The potential function ϕ1 is expressed as (23)ϕ1=[A11Km1(q11r)+B11Im1(q11r)]×[C11sin(g1z)+D11cos(g1z)]×[E11sin(m1θ)+F11cos(m1θ)]. Similarly, the potential function ψ1 can be obtained as (24)ψ1=[A12Km1(q12r)+B12Im1(q12r)]×[C12sin(g1z)+D12cos(g1z)]×[E12sin(m1θ)+F12cos(m1θ)], where q122=((1+iDs1)g12-(ω/vs1)2)/(1+iDs1) and A12, B12, C12, D12, E12, and F12 are undetermined coefficients.

The displacement and stress of the outer soil vanish to zero when r. Hence, B11=B12=0.

It is found from (11) and (12) that u1 is an even function of θ, and v1 is an odd function of θ. Thus, E11=F12=0 and m1=1.

Substituting (23) and (24) into (6) and (8), one obtains (25)C11=C12=0,g1n=(2n-1)π2H,n=1,2,3,. Then, the potential functions ϕ1 and ψ1 are written as (26)ϕ1=n=1A1nK1(q11nr)cos(g1nz)cosθ,ψ1=n=1A2nK1(q12nr)cos(g1nz)sinθ. Thereafter, the displacements of the outer soil can be expressed as follows: (27)u1=n=1{-A1n[1rK1(q11nr)+q11nK0(q11nr)]ssssssssss+A2n1rK1(q12nr)}cos(g1nz)cosθ(28)v1n=1{-A1n1rK1(q11nr)+A2nxxxxx×[1rK1(q12nr)+q12nK0(q12nr)]}cos(g1nz)sinθ. Substituting (27) and (28) into (11) and (12), respectively, yields (29)n=1{-A1n[1r1K1(q11nr1)+q11nK0(q11nr1)]ssss+A2n1r1K1(q12nr1)}cos(g1nz)=up,(30)n=1{-A1n1r1K1(q11nr1)+A2nxxx×[1r1K1(q12nr1)+q12nK0(q12nr1)]}cos(g1nz)=-up. It can be obtained from (29) and (30) that (31)A2n=γ1nA1n, where γ1n=((2/r1)K1(q11nr1)+q11nK0(q11nr1))/((2/r1)K1(q12nr1)+q12nK0(q12nr1)).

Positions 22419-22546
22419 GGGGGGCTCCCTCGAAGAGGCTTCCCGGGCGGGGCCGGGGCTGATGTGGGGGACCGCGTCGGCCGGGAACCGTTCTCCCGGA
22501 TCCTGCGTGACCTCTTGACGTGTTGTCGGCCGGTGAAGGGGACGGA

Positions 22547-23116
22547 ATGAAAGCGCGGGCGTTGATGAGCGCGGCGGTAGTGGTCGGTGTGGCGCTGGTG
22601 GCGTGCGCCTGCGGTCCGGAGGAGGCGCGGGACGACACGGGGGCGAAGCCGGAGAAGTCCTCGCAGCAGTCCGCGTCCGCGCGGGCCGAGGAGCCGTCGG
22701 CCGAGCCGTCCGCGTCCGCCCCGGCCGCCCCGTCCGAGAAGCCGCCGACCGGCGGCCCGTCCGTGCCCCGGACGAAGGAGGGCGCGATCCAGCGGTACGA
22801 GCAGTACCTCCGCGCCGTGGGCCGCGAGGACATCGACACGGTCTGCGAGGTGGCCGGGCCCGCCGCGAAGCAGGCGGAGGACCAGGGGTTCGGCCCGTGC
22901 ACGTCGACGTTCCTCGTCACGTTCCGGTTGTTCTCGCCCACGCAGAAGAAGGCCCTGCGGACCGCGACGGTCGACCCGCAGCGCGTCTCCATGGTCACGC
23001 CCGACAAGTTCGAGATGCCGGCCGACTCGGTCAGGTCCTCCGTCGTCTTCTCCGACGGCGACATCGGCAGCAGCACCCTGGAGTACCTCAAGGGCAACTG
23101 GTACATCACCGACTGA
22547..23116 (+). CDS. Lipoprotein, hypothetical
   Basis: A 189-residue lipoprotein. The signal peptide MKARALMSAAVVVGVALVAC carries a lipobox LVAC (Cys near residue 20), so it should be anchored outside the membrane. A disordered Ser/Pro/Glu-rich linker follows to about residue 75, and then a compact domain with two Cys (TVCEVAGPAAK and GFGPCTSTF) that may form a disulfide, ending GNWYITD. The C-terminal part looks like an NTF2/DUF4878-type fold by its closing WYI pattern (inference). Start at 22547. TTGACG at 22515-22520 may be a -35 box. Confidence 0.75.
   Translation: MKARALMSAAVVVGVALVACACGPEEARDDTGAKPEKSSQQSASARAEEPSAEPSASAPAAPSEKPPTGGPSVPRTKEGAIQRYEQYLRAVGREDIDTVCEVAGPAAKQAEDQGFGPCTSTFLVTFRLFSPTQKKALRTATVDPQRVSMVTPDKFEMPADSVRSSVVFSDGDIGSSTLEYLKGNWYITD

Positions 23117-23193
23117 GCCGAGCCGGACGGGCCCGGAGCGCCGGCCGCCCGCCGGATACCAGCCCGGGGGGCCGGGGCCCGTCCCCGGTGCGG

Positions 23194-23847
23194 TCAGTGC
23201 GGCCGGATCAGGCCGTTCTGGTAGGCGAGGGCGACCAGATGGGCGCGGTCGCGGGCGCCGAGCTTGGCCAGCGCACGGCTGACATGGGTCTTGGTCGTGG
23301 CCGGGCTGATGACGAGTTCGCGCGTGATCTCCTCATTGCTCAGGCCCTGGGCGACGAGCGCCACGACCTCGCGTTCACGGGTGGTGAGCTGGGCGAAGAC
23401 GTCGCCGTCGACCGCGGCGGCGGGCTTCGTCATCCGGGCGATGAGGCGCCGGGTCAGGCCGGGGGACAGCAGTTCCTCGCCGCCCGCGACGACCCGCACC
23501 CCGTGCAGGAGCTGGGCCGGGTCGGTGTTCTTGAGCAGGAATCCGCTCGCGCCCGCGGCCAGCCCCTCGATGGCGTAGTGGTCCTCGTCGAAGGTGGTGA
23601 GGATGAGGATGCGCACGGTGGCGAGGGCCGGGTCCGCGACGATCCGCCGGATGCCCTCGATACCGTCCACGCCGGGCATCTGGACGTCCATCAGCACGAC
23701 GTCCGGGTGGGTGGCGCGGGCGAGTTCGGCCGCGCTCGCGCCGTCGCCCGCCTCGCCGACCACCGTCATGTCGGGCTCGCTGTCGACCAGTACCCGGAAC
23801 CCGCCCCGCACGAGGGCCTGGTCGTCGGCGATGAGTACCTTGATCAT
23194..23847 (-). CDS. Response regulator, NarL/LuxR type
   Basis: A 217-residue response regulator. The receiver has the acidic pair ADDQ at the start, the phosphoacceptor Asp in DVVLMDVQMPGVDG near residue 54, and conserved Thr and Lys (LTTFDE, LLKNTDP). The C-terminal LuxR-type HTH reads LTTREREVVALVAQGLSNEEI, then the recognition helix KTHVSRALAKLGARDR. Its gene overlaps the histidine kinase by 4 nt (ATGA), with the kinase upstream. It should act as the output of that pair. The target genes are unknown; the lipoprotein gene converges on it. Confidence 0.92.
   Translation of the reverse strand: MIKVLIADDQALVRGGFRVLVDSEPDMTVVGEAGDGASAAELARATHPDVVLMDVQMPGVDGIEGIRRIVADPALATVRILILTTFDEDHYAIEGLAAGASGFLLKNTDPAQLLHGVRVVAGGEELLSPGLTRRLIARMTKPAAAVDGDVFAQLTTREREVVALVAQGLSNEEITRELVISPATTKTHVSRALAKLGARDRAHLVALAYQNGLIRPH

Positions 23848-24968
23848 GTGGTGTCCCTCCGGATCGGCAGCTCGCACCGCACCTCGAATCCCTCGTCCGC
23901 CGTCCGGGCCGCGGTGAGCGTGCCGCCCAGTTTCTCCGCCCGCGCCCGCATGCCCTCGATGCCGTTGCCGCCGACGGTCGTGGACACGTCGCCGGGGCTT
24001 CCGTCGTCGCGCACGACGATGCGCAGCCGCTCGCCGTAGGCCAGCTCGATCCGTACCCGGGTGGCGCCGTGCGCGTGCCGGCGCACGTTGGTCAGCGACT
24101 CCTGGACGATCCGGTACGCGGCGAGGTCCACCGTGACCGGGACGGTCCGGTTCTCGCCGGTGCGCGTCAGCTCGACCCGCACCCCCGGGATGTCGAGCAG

The radial displacement of the outer soil on the outer interface can be expressed as (32)u1|r=r1=n=1η1nA1ncos(g1nz)cosθ, where η1n=-[(1/r1)K1(q11nr1)+q11nK0(q11nr1)]+γ1n(1/r1)K1(q12nr1).

The horizontal resistance of the outer soil can be obtained as (33)f1=-02π(σr1cosθ-τrθ1sinθ)|r=r1r1dθf1=πr1G1n=1ξ1nA1ncos(g1nz), where ξ1n=-{η12+i[Dv1(η12-2)+2Ds1]}q11n2K1(q11nr1)-(1+iDs1)γ1nq12n2K1(q12nr1).

4.2. Solutions for the Dynamic Equilibrium Equations of the Inner Soil

For the amplitudes u2 and v2, (4) can be expressed as (34)[(λ2+2G2)+i(λ2+2G2)]e2r-1r(G2+iG2)w2θ+(G2+iG2)2u2z2=-ρ2ω2u2,[(λ2+2G2)+i(λ2+2G2)]e2rθ+(G2+iG2)w2r+(G2+iG2)2v2z2=-ρ2ω2v2. The potential functions ϕ2(r,θ,z,t) and ψ2(r,θ,z,t) are introduced as (35)u2=ϕ2r+1rψ2θ,v2=1rϕ2θ-ψ2r. Thus, (36)e2=2ϕ2,w2=-2ψ2. Substituting (35) and (36) into (34), (34) can be expressed as: (37){η22+i[(η22-2)Dv2+2Ds2]}2ϕ2+[(ωvs2)2+(1+iDs2)2z2]ϕ2=0,(1+iDs2)2ψ2+[(ωvs2)2+(1+iDs2)2z2]ψ2=0, where η=vl2/vs2=[(λ2+2G2)/G2], Dv2=λ2/λ2, and Ds2=G2/G2. In addition, vl2 and vs2 are the longitudinal and shear wave velocities of the inner soil, respectively; Dv2 and Ds2 are the hysteretic damping ratios of the inner soil.

Using the method of separation of variables, the potential functions ϕ2 and ψ2 are obtained as (38)ϕ2=[A21Km2(q21r)+B21Im2(q21r)]×[C21sin(g2z)+D21cos(g2z)]×[E21sin(m2θ)+F21cos(m2θ)],ψ2=[A22Km2(q22r)+B22Im2(q22r)]×[C22sin(g2z)+D22cos(g2z)]×[E22sin(m2θ)+F22cos(m2θ)], where q212=((1+iDs2)g22-(ω/vs2)2)/(η22+i[(η22-2)Dv2+2Ds2]) and q222=((1+iDs2)g22-(ω/vs2)2)/(1+iDs2).

The displacement and stress of the inner soil are limited values when r=0. Hence, A21=A22=0.

u 2 is an even function of θ, and v2 is an odd function of θ. Thus, E21=F22=0 and m2=1.